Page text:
The Japan Foundation invited a group of young intellectuals, with an interest in social issues in contemporary Japan, from Southeast Asian countries for its program. It aims to promote and deepen exchange between specialists, as well as build and strengthen network, in order to establish joint and cooperative initiatives in Asia toward tackling these issues. In FY 2015, under the theme of "Revitalization of Rural Areas and Creation of New Values," the program seeks to provide a comprehensive introduction to the issues confronting rural society in contemporary Japan, such as depopulation, rapid decline of population, and super-aging society, as well as the actual state of the country that has emerged as a result of these issues. It also provides an opportunity for learning about the initiatives taken by the Japanese central and local governments, civil society, and individuals to resolve these issues.
Tans Szue Hann and Dang Thi Viet Phuong, two of the program participants, have written their impressions on the program and how they make use of the experience they gained from it for the future.
Lessons from Japan
Ten Days across Japan, Ten Fellow Participants, Ten Years On
Tan Szue Hann (Architect)
In December 2015, I had the opportunity to participate in the Japan Foundation Invitation Program for Young Intellectuals in Southeast Asia. Together with ten other representatives from Vietnam, Thailand, Philippines, Indonesia, Malaysia, and Singapore, we embarked on a 10-day journey of discovery across Tokyo, Noto, and Kanazawa. Each of these places presented a vastly different view of Japan: Tokyo with its hyper-density and relentless urban buzz, the Noto Peninsula, embraced by the Japan sea, with its rural charm and character, and Kanazawa, which fits somewhere exactly in the middle of the rural-urban spectrum, with a very personable atmosphere.
My only prior visit to Japan was in 2005, when I was still a university student in architecture at the National University of Singapore. My impressions of Japan were far more focused towards its built environment: the timeless elegance of its architecture, and its embrace towards modernity and contemporariness. Participating in the Japan Foundation Invitation Program a good ten years later enabled me to see Japan in a different perspective - that of its disappearing rural cities, and thus view things through a more sociological lens.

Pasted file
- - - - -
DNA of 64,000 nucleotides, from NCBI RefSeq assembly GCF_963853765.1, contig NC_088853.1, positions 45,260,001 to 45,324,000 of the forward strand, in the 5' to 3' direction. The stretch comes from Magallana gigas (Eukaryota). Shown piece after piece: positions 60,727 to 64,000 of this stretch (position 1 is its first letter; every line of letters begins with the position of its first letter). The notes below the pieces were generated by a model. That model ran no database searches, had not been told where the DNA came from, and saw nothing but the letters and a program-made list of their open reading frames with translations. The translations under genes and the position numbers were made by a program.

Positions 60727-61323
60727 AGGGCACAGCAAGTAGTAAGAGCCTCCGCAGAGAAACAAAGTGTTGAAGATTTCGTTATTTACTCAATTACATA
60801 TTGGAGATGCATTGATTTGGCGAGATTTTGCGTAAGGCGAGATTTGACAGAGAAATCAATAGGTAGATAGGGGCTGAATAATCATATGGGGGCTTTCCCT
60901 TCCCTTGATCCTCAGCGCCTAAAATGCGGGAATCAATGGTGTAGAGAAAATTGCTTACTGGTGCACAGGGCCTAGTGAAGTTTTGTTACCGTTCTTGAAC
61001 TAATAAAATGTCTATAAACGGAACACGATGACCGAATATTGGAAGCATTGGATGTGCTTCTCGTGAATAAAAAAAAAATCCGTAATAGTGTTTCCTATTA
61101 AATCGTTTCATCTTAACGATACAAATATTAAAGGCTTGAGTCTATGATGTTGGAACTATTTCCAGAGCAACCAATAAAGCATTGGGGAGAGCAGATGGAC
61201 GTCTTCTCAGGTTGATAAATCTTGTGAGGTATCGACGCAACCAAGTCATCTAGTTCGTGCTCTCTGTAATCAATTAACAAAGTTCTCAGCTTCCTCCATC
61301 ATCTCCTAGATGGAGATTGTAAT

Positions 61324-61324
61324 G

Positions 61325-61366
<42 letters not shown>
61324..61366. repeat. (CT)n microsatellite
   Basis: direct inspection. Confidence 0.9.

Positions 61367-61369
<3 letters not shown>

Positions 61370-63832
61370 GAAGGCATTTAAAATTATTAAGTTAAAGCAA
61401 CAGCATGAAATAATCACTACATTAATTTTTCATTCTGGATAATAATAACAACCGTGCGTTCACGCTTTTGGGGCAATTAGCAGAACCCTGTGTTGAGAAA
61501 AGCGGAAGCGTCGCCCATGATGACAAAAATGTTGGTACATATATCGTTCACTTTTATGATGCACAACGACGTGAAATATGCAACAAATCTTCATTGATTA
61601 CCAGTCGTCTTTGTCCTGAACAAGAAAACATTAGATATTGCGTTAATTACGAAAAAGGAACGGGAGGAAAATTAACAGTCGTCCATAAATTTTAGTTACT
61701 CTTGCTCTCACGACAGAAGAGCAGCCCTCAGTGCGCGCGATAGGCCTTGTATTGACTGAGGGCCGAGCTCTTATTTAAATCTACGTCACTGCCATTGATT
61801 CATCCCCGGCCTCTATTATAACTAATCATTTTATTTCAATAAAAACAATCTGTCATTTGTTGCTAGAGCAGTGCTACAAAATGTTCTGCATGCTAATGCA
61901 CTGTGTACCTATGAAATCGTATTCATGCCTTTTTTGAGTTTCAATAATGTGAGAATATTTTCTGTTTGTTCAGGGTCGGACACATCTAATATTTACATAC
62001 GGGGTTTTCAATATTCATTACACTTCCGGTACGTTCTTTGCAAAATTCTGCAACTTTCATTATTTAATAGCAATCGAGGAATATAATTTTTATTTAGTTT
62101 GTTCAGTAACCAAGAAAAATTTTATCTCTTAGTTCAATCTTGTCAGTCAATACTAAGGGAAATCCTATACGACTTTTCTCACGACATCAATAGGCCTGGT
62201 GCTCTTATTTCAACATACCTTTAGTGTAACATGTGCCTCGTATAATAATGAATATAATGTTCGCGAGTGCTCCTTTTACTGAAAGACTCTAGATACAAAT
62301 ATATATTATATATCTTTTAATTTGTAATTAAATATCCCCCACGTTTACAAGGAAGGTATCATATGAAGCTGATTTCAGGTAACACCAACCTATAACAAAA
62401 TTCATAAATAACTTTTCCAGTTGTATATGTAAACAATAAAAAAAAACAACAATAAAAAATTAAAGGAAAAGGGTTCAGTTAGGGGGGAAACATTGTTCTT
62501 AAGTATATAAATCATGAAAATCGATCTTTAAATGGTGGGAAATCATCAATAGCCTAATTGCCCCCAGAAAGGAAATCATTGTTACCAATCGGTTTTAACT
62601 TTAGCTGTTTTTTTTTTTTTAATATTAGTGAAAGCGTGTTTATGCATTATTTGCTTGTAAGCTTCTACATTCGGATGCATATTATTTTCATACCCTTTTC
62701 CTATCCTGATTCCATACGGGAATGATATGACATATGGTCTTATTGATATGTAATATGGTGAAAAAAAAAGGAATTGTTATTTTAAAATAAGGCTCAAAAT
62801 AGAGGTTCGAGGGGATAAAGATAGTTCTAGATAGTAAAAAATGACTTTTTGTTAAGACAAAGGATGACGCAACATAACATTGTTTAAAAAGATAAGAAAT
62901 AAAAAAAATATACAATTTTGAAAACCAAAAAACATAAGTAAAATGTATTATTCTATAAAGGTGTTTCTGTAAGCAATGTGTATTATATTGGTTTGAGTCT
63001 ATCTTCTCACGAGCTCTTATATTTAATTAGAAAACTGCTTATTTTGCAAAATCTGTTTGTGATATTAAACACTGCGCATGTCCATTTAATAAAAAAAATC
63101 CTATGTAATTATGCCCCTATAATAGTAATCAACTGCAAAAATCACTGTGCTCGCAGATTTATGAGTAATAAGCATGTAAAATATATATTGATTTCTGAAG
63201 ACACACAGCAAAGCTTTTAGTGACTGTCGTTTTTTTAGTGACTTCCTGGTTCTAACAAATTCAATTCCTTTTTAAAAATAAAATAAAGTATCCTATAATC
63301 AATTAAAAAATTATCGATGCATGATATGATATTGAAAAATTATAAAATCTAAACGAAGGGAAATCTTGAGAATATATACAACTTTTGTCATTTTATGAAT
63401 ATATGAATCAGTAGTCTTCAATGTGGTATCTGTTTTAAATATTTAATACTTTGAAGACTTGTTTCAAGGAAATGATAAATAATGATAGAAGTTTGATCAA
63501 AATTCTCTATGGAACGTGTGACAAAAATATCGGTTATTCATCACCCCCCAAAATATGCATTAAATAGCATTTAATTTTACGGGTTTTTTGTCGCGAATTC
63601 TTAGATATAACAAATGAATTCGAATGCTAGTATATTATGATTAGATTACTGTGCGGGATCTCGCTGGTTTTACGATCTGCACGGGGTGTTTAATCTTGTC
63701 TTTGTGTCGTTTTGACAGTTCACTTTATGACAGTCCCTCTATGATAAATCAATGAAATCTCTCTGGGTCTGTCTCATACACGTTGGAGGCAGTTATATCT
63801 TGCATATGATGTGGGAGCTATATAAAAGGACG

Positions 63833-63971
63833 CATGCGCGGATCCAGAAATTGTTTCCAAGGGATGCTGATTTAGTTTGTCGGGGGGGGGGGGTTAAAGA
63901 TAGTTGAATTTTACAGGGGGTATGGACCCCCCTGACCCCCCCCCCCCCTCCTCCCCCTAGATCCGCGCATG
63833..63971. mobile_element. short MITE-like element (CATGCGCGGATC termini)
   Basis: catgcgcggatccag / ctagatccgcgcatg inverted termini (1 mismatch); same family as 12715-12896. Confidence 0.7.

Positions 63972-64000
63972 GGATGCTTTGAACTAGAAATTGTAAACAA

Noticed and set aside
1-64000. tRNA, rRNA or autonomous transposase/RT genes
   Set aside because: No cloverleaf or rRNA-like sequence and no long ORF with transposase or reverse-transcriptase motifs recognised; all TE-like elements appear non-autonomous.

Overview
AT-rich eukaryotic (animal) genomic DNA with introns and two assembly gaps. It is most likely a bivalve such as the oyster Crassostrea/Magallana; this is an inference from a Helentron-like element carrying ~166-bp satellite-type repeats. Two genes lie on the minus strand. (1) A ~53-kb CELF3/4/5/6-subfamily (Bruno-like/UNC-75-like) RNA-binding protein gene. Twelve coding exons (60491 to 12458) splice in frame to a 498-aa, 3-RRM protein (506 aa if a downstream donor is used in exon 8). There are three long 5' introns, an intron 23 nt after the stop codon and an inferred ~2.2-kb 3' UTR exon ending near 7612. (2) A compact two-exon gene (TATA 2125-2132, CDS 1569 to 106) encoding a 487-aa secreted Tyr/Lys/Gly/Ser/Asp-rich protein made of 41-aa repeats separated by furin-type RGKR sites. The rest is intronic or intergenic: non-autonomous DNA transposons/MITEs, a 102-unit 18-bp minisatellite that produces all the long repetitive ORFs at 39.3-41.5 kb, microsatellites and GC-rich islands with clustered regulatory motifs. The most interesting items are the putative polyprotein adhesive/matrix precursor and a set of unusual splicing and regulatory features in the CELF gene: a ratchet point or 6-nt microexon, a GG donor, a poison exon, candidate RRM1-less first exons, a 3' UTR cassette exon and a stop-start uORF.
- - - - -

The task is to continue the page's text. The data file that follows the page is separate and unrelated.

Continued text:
As an architect and urban planner focused on sustainability, my interests were in identifying the infrastructural issues that lead to this phenomenon, and perhaps suggest possibilities as to how good planning of villages may help to arrest this situation. In working with fellow delegates from ASEAN - experts in population and Japanese culture on my trip to Japan - these strategies thus became more focused. Particularly breathtaking was Noto Town, a humble rural town in the Noto Peninsula, but one which boasts quaint townhouses, including farm-stays, a centuries-old lacquerware manufacturing industry, some of the best seafood found in Japan, and a budding wine-making industry.
Revitalizing Rural Areas through a Sharing Economy
In combatting the shrinking populations and disappearance of villages in Japan, we devised a strategy where rural areas can be revitalized by introducing a series of pull factors. These include the creation of niche, lifestyle-oriented industries where sustainable employment can thrive. Leveraging on the existing industries in Noto Town, the idea of sharing of resources between industries can also be introduced. Waste materials from one industry could become the raw materials for another, and an appropriate ecosystem can be set up for this sharing to materialize. In short, a sustainable material sharing ecosystem can be introduced, as a small step towards a larger vision of sustained rural economies.
This was amongst four proposals for revitalizing the rural areas in Japan, with other themes such as tourism and immigration being elaborated upon by fellow Southeast Asian program participants. Indeed, the program was a perfect orientation to the many sights, sounds and savory flavors of Japan, and an ideal platform for future collaboration between Japan and the Southeast Asian nations.
A Platform for Bigger Things
My very positive experience in Japan through the Japan Foundation Invitation Program has certainly spurred me on to continue establishing cooperative initiatives amongst Singapore, Southeast Asia and Japan. The social and environmental issues faced in Singapore are similar to Japan's, and to this end, I hope to participate in further discussion platforms for a better collective future.
Tan Szue Hann